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cm. The great reduction involved in adapting even a part of it to the purposes of our design made necessary the omission of many details , conspicuously place names and the tracks of Vancouver's ships. The symbols for mountains are also simplified and greatly reduced in number. The conventionalized symbols representing missions , in California south of S-an Francisco Bay, though barely distinguishable in the design, are, relatively to the scale of the drawing , much enlarged from their modest size on the original, as is also the lettering of the names "New Georgia" and "New Albion." Migratory Work Waves in the Skykomish Valley LIi(INAIiI) O. KlCMAN Skylannlsli, Washington The Skykomish Valley of Washington , sometimes called the Steven 's Pass region, is one of several valleys which head at the divide of the Cascade Mountains. The upper valley enclosed by steep mountain walls forms the "pan handle" of King County ; the lower valley, beginning at Gold Bar comprises the southern part of Snohomish County. The entire valley has a length of seventy miles, with approximately thirty miles included within the Puget Sound Lowland . In surface, southern Snohomish County rises gently from the coast, extends eastward in a series of rolling hills and valleys, continues with numerous plateaus, and then turns sharply upwaard in the more precipitous slopes of the Cascades. The upper valley has a fairly steep gradient which increases as the pass is reached. The Skykomish River proper is formed by the junction of the Tyc, Beckler and Foss Rivers near Skykomish . The North Fork joins the river at Index. This river system drains an area of approximately three hundred fifty-five square miles. The Valley is definitely in a youthful stage of erosion. The upper valley is bounded by steep mountain slopes. A steep gradient causes a rapid flow and many falls along the river's course. The tributaries in many cases do not join the consequent drainage with accordant junctions and many lakes and marshes have as yet not been touched by this youthful drainage system. Although still in the stage of youth, the drainage pattern in the lower valley is more advanced. This results from the greater amount of leveling done by the Pug'et Sound glacier. The lower valley is characterized by low, rolling , lateral moraines, the valleys of which often contain lakes and undrained marshes. The glacier had its origin to the northward and the morainic relief consequently runs in a north-south direction. The upper valley comprises a well defined physiographic unit. From the cirque at the summit, to the point of mergence with the lower valley, it has all the characteristics of a hanging valley. Although somewhat sinuous, it has a "U" shaped floor practically its entire length, and nowhere is it over a mile and a half in width. The floor is profusely strewn with glacial erratics , and prominent spurs project at intervals from the valley shoulders . (5) Climatic Characteristics The Skykomish Valley is within the temperate marine climatic area of the Pacific Northwest, characterized by mild wet winters and cool summers. The region is situated directly in the path of the everchanging cyclonic storms. In the winter months, the valley is drenched with rain by the prevailing westerlies as they sweep landward, dropping their load of moisture as they become cooled by the land mass. During the summer months this is reversed, as the land is then warmer than the ocean with the resultant lower rainfall, some months being almost rainless. In a mountainous area of this type the relation of precin'tation to topography is so pronounced that a rainfall and topographic map of the region show definite co-relations. The precipitation figures available give Monroe 43 inches per year and Startup 60 inches ; Scenic, with an elevation of 2224 feet, has "S3 inches. There is likewise a definite relationship between snowfall and altitude, although data are not available from many stations. Monroe at an elevation of 72 feet averages 11 inches of snow per year. The now-abandoned station of Tye —3110 feet, the highest noint at which consecutive records have been kept—averaged 332 inches of snow annually over a 13 year period , Such a heavy snowfall...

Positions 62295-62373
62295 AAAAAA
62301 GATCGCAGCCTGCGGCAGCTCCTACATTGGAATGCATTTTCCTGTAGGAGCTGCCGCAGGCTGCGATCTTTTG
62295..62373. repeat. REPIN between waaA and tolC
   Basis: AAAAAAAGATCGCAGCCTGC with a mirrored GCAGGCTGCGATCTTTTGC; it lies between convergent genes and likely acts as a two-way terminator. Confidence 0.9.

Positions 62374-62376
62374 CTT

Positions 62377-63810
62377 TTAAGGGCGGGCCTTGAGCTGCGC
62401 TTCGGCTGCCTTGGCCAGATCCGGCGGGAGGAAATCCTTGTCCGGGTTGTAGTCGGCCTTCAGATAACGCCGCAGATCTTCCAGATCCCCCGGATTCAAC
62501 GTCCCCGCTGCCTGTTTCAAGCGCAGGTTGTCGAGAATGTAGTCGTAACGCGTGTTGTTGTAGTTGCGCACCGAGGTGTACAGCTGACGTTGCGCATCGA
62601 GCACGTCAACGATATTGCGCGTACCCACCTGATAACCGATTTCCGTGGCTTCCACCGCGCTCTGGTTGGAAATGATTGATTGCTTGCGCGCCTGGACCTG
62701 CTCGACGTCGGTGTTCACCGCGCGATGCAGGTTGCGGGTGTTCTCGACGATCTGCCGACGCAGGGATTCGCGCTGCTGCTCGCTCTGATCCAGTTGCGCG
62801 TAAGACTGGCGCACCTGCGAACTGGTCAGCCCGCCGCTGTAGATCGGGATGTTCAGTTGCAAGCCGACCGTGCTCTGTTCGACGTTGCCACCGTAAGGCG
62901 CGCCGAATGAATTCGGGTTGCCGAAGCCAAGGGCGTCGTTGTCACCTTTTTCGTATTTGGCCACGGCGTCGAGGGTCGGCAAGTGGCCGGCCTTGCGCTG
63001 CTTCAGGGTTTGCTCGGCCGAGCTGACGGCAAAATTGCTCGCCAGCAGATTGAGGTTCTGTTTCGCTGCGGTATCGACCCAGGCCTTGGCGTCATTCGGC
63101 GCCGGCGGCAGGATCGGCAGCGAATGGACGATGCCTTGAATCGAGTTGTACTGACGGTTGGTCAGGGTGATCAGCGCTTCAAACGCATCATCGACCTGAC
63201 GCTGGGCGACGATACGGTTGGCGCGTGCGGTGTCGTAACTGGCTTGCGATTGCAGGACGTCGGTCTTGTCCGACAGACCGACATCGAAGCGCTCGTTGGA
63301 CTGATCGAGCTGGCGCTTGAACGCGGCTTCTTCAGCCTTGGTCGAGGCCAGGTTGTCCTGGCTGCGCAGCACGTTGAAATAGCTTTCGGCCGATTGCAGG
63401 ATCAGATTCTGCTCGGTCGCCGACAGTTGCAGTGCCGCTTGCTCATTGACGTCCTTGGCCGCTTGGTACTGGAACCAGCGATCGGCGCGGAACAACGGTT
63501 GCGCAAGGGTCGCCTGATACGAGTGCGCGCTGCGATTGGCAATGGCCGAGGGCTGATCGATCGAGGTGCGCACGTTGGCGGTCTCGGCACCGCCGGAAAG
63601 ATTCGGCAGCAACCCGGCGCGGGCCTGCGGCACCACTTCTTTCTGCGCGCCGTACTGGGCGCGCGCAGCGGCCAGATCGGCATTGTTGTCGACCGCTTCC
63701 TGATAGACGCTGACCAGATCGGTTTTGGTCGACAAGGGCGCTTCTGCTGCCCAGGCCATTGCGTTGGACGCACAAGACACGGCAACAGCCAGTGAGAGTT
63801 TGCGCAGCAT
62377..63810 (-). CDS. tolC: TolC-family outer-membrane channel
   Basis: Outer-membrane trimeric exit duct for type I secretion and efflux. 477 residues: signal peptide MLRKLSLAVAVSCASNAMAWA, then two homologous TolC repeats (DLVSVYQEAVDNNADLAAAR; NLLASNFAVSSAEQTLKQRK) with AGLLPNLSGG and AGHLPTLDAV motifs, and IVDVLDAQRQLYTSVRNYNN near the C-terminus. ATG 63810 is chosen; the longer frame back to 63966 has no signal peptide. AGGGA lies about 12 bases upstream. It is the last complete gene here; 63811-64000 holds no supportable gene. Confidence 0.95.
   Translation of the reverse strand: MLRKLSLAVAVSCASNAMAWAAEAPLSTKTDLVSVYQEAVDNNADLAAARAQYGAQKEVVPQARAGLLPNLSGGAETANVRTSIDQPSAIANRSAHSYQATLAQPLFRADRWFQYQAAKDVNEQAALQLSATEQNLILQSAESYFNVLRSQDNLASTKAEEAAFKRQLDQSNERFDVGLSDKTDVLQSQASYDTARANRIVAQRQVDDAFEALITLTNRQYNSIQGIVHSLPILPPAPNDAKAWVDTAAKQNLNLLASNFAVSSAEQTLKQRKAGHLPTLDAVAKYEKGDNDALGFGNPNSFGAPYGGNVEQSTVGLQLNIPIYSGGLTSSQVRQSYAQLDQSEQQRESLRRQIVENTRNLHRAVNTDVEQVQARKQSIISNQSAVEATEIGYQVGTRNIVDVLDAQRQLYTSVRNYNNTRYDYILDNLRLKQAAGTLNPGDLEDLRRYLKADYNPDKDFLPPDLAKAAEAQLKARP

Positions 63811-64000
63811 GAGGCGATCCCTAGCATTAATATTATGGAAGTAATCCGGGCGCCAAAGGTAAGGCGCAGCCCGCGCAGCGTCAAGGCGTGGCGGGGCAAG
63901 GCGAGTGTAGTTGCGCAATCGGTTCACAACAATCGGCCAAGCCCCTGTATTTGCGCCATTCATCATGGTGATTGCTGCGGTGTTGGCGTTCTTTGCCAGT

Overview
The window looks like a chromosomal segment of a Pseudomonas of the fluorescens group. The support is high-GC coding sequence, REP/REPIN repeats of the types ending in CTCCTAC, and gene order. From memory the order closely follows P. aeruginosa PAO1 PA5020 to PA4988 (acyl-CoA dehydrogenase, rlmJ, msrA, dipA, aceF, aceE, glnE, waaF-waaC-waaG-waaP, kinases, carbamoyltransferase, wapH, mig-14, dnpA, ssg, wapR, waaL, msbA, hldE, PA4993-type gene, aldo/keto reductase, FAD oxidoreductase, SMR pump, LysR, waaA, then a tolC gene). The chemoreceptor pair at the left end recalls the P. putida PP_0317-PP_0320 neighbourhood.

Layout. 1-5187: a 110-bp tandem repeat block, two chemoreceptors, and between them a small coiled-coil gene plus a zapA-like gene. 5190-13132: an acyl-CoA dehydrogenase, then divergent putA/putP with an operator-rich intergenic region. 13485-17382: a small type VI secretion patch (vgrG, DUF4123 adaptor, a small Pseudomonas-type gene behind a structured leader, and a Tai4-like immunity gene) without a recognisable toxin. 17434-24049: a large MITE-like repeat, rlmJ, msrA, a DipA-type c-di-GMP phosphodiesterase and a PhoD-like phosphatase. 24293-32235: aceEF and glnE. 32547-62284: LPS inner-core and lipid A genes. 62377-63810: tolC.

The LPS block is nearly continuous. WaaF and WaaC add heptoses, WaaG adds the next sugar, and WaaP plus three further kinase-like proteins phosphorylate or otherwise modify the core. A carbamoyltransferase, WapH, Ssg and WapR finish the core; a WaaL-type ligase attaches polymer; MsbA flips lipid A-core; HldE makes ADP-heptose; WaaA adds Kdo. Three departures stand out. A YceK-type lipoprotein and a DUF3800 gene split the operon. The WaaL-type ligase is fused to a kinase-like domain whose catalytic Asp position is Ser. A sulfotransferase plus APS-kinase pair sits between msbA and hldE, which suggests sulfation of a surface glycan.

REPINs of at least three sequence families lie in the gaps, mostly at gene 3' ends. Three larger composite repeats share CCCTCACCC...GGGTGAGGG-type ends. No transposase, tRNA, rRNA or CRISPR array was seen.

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Additional Information

ISSN
1551-3211
Print ISSN
0066-9628
Pages
pp. 5-10
Launched on MUSE
2014-10-01
Open Access
No
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